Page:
How is COVID-19 affecting the communities in which we work?

How is COVID-19 affecting the communities in which we work?

“We didn’t expect this coming. I wake up every morning, having no idea how we will survive the day.”

Coronavirus is affecting us all, in the UK and around the world, but in different ways. This is how the COVID-19 pandemic is impacting the people we work with.

People who've fled conflict

Aishatu, a 38-year-old widow, shares a four-by-six metres hut with her ten children. "I heard that I should avoid crowds," she says. "It makes me nervous because it is very difficult to do."

Aishatu lives in Gubio, one of the many camps for people displaced by violence in the north-east of Nigeria. The camp is currently home to 38,000 people.

How do you maintain a safe distance in a crowded camp?

Read more about the concerns of people who fled conflict only to face coronavirus.

Small business owners

"We didn't expect this coming. I wake up every morning, having no idea how we will survive the day."

Before the pandemic, the ICRC provided financial grants to people impacted by conflict to run small businesses. Many of these businesses ground to a halt because of COVID-19.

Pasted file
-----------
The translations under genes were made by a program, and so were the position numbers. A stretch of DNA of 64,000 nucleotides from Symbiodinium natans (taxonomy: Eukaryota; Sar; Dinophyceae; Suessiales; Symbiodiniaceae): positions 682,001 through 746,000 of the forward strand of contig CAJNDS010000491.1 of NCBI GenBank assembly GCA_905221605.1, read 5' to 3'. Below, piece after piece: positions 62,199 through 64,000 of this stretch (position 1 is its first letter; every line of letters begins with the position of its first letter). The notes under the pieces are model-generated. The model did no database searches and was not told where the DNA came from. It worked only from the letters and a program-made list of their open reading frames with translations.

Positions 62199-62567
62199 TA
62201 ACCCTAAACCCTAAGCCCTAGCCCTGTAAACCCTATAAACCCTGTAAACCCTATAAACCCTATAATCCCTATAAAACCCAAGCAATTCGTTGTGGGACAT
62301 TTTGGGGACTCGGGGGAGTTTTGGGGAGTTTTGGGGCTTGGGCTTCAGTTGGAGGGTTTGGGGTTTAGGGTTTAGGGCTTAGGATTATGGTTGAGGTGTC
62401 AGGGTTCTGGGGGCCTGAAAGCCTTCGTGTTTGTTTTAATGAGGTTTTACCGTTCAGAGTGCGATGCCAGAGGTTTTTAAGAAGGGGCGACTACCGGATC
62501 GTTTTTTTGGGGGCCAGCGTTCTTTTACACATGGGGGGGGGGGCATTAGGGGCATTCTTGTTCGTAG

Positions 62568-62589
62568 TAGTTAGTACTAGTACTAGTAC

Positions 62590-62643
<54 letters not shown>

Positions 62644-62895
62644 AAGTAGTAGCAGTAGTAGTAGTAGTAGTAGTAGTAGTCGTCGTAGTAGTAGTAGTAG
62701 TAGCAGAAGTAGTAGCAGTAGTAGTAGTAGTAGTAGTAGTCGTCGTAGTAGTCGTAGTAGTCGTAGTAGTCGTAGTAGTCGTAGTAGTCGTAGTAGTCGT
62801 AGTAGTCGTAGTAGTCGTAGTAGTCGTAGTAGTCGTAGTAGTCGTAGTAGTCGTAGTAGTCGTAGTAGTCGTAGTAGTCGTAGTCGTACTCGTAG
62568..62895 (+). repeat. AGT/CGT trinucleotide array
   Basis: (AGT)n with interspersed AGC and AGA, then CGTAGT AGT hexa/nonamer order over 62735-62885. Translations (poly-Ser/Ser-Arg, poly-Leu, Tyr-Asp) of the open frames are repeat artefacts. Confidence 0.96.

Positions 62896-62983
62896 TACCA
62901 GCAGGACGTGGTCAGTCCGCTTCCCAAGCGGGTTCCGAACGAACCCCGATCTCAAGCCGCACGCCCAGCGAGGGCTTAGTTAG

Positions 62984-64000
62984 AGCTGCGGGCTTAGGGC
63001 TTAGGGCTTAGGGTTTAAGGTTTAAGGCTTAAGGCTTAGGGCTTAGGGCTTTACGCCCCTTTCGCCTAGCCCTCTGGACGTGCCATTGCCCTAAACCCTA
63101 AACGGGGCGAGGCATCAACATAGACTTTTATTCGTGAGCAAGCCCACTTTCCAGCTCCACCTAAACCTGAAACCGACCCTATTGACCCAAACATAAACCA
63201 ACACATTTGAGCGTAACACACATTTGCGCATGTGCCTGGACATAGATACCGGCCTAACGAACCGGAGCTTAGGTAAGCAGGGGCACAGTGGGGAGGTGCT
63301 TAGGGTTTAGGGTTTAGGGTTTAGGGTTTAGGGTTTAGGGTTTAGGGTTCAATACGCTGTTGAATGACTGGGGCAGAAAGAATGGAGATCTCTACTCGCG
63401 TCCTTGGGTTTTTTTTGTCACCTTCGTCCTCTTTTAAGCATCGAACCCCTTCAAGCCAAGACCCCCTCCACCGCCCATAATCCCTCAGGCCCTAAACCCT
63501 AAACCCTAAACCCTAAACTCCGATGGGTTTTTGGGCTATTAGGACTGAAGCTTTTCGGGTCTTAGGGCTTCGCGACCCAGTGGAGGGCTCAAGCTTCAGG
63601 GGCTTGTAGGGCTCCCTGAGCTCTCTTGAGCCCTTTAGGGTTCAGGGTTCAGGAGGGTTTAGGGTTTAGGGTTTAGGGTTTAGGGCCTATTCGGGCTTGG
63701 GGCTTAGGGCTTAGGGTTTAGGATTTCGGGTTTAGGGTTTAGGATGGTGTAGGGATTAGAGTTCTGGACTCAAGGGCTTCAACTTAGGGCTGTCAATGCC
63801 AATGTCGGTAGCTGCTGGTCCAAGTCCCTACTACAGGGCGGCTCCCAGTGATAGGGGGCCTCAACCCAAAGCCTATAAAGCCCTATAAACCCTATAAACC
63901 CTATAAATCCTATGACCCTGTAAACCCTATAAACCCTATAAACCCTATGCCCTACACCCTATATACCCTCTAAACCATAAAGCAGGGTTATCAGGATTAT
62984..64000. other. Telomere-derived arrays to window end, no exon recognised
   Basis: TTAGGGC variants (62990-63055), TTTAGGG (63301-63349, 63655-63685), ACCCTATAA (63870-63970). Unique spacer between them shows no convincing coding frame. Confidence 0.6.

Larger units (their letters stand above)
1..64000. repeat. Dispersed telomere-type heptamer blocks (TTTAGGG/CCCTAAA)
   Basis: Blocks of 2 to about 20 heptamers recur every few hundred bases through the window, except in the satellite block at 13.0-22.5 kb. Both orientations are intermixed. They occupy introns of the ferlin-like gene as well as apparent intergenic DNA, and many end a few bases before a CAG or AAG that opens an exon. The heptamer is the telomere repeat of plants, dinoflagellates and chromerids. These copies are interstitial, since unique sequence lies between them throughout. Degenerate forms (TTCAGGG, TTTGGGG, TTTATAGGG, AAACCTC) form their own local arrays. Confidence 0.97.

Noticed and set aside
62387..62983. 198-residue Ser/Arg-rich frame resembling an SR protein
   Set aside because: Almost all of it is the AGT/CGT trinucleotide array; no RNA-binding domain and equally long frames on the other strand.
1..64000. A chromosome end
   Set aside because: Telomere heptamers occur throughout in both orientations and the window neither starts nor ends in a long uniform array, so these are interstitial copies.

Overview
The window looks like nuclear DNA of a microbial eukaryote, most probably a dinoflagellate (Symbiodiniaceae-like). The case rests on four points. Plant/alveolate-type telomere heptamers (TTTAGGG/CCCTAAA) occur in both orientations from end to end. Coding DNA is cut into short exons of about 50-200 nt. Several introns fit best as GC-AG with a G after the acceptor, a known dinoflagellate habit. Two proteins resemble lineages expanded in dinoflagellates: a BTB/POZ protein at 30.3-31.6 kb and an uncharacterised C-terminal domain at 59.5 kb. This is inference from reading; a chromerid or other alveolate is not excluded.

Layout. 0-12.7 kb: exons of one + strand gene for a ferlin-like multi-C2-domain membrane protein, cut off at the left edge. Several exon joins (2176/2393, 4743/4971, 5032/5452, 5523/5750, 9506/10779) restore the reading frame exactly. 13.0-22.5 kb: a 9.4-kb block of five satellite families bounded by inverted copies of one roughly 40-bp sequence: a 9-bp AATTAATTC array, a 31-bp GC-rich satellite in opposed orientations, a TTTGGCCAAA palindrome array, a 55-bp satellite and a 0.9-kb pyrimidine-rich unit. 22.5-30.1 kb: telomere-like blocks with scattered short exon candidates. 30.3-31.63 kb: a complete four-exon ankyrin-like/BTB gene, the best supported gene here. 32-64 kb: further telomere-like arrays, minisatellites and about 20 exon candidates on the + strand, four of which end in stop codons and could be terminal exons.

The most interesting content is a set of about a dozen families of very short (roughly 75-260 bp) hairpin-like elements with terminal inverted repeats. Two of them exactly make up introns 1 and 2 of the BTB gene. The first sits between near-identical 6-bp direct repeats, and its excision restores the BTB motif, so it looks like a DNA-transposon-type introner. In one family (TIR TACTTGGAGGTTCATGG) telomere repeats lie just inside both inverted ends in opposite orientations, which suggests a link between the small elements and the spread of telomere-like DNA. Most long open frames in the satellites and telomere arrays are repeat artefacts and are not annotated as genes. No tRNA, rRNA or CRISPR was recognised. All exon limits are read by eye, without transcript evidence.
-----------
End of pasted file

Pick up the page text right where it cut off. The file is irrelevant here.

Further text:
Find out how we're supporting people like Narjes.

Health care workers

"When I returned home, I found a sign on the elevator. They told me not to come back."

The safety and protection of health care workers and infrastructure is vital during the COVID-19 pandemic.

But the sad reality is that health workers have been subject to harassment, stigmatisation and in many instance physical violence. Some health workers and their patients have even been killed.

Read our call to protect those who are protecting us.

People affected by armed violence

COVID-19 limits our ability to carry out life-saving humanitarian work to support communities devastated by the armed violence.

In Jonglei state, South Sudan, COVID-19 means that we need to create more space between our hospital beds, which reduces the number of people in our wards by 30 per cent. When violence spiked in June, our ability to respond to medical and other humanitarian needs in the community were severely hampered.

Our hospitals were full.

Wolde-Gabriel Saugeron, who leads the team in Jonglei State, explains our concerns for people there.

People in detention

For prisoners, soap and clean water can be a luxury. Prisons are often overcrowded and can lack ventilation contributing to the easy transmission of disease.

COVID-19 related restrictions make family visits more difficult, adding stress for families and detainees at an already difficult time.

Find out what we're doing to support detainees in the largest prison in Afghanistan.

COVID-19 has changed the way we live, perhaps for ever. But conflict hasn't stopped, and neither have we.

Here's how we're adapting, changing and continuing to support those caught up in conflict.